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BOSTON (AP) — Prosecutors in Boston were forced to put a rape suspect on trial three times before jurors were willing to convict him a decade ago. It wasn't due a lack of evidence, but because the suspect was an identical twin.
Similar cases have popped up elsewhere, illustrating the challenges of prosecuting a twin. Because identical twins come from a single fertilized egg, standard DNA testing has not been able to differentiate between them.
But Boston prosecutors who have struggled twice in the last decade with such cases believe they have a new tool to persuade jurors: cutting-edge DNA testing they say can distinguish between identical twins.
"The science behind this testing has been used in research, in paternity tests and in a variety of other capacities," said Jake Wark, a spokesman for Suffolk District Attorney Daniel Conley, whose office is now prosecuting Dwayne McNair, a twin who is charged in the rapes and robberies of two women in 2004.
"The forensic application is novel, but it's supported by a widely accepted scientific foundation," Wark said.
McNair was scheduled to go on trial last April. But after prosecutors heard about the new DNA test done by a German company, Eurofins Scientific, they decided to temporarily withdraw the charges against McNair so they could get a new round of testing done on DNA taken from a condom used in one of the rapes. Eurofins says it has been able to identify genetic mutations to differentiate between twins.
Prosecutors re-indicted McNair earlier this month after the new test results pointed to McNair and ruled out his twin brother, Wark said.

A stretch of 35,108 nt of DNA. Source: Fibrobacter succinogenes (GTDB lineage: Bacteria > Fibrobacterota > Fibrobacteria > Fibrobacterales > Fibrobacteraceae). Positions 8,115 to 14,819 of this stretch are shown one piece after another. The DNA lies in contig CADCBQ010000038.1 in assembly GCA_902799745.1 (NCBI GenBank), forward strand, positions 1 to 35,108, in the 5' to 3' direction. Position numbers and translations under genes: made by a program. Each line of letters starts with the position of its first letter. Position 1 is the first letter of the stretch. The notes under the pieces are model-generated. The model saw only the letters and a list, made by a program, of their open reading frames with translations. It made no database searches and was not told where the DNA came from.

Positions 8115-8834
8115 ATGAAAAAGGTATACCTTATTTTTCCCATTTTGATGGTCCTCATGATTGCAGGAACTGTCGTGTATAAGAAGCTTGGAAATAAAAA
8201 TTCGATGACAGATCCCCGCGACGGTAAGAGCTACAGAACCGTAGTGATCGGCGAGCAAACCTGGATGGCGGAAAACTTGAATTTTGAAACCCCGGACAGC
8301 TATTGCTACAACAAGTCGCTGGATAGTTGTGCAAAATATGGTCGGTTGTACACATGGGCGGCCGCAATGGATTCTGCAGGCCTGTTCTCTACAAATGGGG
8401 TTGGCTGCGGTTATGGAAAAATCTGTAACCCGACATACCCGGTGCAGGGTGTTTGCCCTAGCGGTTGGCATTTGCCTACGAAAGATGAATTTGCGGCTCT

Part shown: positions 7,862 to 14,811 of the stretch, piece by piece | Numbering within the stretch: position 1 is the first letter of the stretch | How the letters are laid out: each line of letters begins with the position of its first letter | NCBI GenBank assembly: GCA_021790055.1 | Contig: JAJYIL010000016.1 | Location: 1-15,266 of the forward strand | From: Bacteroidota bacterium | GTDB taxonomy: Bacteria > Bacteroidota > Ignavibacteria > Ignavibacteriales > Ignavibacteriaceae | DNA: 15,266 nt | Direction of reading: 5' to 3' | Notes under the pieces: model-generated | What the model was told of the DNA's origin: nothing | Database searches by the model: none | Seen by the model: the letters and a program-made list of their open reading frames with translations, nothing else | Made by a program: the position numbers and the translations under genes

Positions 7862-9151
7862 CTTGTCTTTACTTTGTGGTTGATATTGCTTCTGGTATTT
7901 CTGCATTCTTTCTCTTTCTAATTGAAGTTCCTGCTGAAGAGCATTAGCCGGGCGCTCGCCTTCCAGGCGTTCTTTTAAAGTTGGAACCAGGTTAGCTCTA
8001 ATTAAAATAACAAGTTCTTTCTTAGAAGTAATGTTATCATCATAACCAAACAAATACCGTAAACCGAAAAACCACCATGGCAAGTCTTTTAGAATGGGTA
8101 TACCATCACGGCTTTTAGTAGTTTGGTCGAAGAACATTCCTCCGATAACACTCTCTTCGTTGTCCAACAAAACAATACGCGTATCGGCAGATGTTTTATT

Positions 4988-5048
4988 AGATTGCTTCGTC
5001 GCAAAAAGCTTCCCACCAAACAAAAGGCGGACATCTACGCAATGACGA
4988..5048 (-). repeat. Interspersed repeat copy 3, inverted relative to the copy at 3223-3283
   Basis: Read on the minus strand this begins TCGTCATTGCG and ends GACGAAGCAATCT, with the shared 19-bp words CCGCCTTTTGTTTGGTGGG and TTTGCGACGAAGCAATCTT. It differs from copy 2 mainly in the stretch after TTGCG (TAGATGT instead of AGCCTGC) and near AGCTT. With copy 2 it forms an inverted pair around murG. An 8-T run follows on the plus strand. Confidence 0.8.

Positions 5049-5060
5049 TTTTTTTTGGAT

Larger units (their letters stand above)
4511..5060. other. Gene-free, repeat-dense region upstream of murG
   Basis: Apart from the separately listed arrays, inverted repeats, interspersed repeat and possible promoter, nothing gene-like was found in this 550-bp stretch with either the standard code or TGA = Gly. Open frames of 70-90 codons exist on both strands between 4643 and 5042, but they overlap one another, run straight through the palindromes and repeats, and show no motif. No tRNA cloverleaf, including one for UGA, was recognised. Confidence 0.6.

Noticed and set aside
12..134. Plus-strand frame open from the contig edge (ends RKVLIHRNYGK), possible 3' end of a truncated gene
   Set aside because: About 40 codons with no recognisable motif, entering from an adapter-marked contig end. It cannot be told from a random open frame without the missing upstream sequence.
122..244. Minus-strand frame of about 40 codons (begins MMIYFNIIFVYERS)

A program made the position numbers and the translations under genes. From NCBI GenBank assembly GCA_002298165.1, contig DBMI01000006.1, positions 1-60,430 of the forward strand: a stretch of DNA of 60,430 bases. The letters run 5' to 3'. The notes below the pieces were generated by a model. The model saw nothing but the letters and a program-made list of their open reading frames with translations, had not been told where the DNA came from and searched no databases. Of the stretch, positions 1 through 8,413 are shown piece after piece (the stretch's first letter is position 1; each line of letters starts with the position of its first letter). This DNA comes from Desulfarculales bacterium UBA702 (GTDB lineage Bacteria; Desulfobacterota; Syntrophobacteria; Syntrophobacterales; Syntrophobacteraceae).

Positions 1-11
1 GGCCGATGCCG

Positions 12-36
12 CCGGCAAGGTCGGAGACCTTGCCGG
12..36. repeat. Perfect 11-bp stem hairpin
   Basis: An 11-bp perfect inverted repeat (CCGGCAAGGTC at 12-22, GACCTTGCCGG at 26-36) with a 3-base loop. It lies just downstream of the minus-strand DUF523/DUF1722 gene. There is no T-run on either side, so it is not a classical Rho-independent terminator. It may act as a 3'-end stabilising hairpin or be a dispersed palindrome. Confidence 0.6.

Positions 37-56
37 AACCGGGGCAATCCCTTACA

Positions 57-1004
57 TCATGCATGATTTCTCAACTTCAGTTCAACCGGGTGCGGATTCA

Boston prosecutors have been through this before. In 2004 and 2005, two different juries were unable to reach verdicts in a rape case against another twin, Darrin Fernandez. Several jurors later said they could not reach unanimous verdicts because DNA found on the victim's pillowcase could have come from either Fernandez or his twin brother. Fernandez was convicted after a third trial.
Authorities in other states have also struggled with prosecuting twins in cases involving DNA evidence.
In Colorado, a former Army officer blamed his twin brother for a string of sexual assaults on young girls.
Investigators said DNA linked Aaron Lucas to the abduction of an 8-year-old girl in Colorado Springs and to other cases. Lucas's twin denied involvement, and Lucas ended up pleading guilty in November in nine cases ranging from indecent exposure to kidnapping and rape. He was sentenced to 20 years to life in prison.
In Grand Rapids, Michigan, months of DNA testing was unable to determine which of two identical twins raped a woman in 1999. Neither brother was charged in the case.
Earlier this year, police in Grand Rapids said they planned to send new DNA samples from the brothers to a DNA analysis company in Greenville, North Carolina, which also says it can look at genetic mutations to differentiate between twins.
After the new DNA tests were conducted in the McNair case, prosecutors said the results showed that McNair was two billion times more likely to have been the source of the DNA evidence than his twin.
McNair's attorney, Robert Tobin Jr., questioned the reliability of the new testing and said he will challenge the prosecution's attempt to put it before a jury.
"It hasn't been accepted in the forensic community," he said.
Tobin said he is unsure if "there is any reliable scientific way" to differentiate the DNA of twins.
"That's going to be the issue in this case. Is this reliable? Is it ready for prime time?"
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